Fun_People Archive
2 Mar
Artists arrested at Metropolitan Museum protest

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From: Peter Langston <psl>
Date: Mon,  2 Mar 98 13:58:48 -0800
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Subject: Artists arrested at Metropolitan Museum protest

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	3/2/98 For Immediate Release:
	Artists Arrested During Protest Outside
	Metropolitan Museum Of Art

More than fifty police officers from numerous Manhattan Precincts and a
large contingent of Parks Enforcement officers were called into action
yesterday as the Parks Department attempted day one of enforcing an artist
permit system in front of the Metropolitan Museum of Art. Members of
A.R.T.I.S.T.  (Artists' Response To Illegal State Tactics) set up their art
displays in defiance of a block long police barrier and began a protest that
lasted from eight A.M. until six P.M.

By nine A.M. the police had begun confiscating original art, stuffing it
into black plastic garbage bags and issuing summonses ranging from two
hundred to one thousand dollars to the artists. More than 100 works of art
were confiscated from the sixteen artists who received summonses. Works of
art were ripped out of artists' hands and torn out of closed portfolios and
displays by Parks Enforcement officers and uniformed police.  The police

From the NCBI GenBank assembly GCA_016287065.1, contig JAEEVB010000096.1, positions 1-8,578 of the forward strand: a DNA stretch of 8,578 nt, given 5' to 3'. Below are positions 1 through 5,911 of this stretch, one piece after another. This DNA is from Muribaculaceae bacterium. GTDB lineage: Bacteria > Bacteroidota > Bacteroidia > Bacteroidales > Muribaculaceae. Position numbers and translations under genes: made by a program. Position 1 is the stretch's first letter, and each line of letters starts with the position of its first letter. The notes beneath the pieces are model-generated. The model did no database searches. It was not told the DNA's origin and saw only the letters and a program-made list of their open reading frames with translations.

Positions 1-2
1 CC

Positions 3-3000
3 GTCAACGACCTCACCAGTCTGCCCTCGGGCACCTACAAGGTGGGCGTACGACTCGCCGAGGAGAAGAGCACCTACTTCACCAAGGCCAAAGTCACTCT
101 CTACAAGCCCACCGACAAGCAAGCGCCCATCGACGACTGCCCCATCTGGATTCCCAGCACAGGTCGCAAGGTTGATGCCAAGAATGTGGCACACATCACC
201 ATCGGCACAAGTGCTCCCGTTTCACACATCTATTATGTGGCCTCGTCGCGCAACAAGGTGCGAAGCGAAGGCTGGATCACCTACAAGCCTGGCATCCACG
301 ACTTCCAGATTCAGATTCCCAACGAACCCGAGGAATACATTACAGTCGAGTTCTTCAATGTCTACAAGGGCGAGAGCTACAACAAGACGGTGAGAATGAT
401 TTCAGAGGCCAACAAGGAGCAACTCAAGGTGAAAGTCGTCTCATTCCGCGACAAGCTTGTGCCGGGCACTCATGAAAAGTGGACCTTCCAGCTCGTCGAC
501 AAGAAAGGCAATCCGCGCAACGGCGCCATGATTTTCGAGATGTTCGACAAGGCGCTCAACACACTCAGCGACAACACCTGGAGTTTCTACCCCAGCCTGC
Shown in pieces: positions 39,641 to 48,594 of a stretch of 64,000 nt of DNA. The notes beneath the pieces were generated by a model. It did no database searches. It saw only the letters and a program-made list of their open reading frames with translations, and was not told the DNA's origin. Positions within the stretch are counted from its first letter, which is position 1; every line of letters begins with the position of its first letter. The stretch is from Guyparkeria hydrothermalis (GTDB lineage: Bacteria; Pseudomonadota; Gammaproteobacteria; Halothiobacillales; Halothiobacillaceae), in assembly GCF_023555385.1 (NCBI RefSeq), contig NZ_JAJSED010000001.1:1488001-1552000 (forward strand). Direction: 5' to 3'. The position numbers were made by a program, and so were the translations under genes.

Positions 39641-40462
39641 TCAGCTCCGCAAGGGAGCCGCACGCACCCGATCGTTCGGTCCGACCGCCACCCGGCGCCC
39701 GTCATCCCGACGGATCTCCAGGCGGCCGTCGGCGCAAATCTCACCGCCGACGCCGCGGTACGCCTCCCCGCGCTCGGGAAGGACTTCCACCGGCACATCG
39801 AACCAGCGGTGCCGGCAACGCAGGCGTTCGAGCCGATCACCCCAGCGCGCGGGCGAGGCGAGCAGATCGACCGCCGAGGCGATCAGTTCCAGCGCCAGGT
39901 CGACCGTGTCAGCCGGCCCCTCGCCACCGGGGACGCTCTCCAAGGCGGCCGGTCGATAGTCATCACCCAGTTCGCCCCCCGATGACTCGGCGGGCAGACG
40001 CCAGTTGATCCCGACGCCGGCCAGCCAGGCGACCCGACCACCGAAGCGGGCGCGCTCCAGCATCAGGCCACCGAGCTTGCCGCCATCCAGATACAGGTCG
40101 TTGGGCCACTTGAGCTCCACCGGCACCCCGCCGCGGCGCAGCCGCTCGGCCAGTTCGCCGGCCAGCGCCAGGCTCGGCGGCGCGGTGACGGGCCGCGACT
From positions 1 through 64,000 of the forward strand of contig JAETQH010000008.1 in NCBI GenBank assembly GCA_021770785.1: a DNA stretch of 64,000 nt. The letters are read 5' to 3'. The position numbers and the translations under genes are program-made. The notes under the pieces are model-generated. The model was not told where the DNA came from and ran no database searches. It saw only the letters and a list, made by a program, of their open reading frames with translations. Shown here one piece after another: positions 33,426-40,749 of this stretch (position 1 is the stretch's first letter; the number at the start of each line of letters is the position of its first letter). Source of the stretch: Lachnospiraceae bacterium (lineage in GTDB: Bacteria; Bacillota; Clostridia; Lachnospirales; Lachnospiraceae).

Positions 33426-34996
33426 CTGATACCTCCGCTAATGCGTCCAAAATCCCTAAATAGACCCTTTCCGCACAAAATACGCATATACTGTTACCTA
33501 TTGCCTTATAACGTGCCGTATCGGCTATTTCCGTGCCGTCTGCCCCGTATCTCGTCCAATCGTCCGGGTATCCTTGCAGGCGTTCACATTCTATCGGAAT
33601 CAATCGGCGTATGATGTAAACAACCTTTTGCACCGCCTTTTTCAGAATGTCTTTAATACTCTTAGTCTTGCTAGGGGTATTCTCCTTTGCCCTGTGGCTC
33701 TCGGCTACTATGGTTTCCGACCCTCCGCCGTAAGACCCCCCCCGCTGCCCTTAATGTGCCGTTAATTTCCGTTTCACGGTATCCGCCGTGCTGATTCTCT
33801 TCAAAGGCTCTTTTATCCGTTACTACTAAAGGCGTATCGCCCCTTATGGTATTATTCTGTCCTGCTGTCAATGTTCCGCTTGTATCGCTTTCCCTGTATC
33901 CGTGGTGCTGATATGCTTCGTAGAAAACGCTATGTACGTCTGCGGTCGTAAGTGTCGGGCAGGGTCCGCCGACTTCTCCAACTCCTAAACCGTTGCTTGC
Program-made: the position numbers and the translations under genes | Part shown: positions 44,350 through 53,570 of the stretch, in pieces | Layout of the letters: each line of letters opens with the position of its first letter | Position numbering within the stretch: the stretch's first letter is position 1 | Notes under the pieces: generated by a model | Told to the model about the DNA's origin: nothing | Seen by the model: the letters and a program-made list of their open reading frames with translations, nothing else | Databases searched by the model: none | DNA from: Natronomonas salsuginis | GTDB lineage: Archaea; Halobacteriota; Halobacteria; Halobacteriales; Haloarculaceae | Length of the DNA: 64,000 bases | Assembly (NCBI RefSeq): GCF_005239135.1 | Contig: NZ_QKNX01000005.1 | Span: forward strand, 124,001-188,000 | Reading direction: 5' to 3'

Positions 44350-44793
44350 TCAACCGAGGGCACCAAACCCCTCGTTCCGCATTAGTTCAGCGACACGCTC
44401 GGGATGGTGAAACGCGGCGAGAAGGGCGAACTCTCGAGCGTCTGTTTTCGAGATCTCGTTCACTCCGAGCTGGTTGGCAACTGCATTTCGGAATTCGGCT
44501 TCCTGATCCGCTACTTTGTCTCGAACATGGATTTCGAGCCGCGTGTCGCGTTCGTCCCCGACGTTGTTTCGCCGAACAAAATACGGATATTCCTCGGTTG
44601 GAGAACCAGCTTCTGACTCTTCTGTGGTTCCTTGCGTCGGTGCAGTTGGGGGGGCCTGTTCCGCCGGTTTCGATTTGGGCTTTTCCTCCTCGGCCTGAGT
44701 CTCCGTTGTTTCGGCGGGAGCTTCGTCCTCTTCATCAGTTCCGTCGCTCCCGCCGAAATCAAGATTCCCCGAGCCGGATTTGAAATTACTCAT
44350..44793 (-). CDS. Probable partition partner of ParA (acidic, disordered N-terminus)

arrived on the scene in N.Y.P.D. vans at least one of which bore the logo,
Donated by The Central Park Conservancy.  The confiscations and summonses
arbitrarily stopped as soon as two television news crews and four newspaper
reporters arrived on the scene at 10 A.M.

The artists, many of whom are immigrants and political refugees from China,
the former Soviet Union and various Latin American dictatorships, made
speeches in their native languages about freedom of expression, describing
it as the main reason they came to America. The police were verbally
confronted by numerous local residents and visitors to the museum including
a German tourist who likened the police action to those of the Gestapo in
Nazi Germany.

A.R.T.I.S.T. President Robert Lederman was arrested after he used a piece
of chalk to write, Giuliani=Police State and God Bless America on the
sidewalk in front of the police barricades.  As the police attempted to drag
Lederman across Fifth Avenue to a waiting police car approximately 100
artists surged over the barricades and swarmed around the police. As
Lederman, 47 was handcuffed and forced into the car artists surrounded the
police car and began chanting, let him go. Other artists laid down in front
of the car and prevented it from leaving. After a few minutes the police
unhandcuffed Lederman on the condition that he calm the angry crowd.
Lederman then asked the artists if they were willing to give up their rights
to which they loudly responded no.  Lederman led the artists back across
Fifth Avenue and into the barricades where they began chanting Artist Power.
Four police and Parks Enforcement officers then re-arrested Lederman and